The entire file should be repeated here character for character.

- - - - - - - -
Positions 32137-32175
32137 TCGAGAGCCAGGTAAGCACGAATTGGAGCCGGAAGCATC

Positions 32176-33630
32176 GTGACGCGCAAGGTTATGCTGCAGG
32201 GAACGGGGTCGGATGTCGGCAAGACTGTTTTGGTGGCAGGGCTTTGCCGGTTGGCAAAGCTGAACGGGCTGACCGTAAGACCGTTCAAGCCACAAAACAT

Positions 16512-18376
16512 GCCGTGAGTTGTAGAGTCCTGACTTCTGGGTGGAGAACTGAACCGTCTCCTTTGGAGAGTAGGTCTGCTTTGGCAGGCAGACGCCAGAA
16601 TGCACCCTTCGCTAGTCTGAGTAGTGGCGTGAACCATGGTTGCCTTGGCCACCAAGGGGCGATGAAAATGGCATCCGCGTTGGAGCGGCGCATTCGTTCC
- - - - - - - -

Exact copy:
Positions 32137-32175
32137 TCGAGAGCCAGGTAAGCACGAATTGGAGCCGGAAGCATC

Positions 32176-33630
32176 GTGACGCGCAAGGTTATGCTGCAGG
32201 GAACGGGGTCGGATGTCGGCAAGACTGTTTTGGTGGCAGGGCTTTGCCGGTTGGCAAAGCTGAACGGGCTGACCGTAAGACCGTTCAAGCCACAAAACAT

Positions 16512-18376
16512 GCCGTGAGTTGTAGAGTCCTGACTTCTGGGTGGAGAACTGAACCGTCTCCTTTGGAGAGTAGGTCTGCTTTGGCAGGCAGACGCCAGAA
16601 TGCACCCTTCGCTAGTCTGAGTAGTGGCGTGAACCATGGTTGCCTTGGCCACCAAGGGGCGATGAAAATGGCATCCGCGTTGGAGCGGCGCATTCGTTCC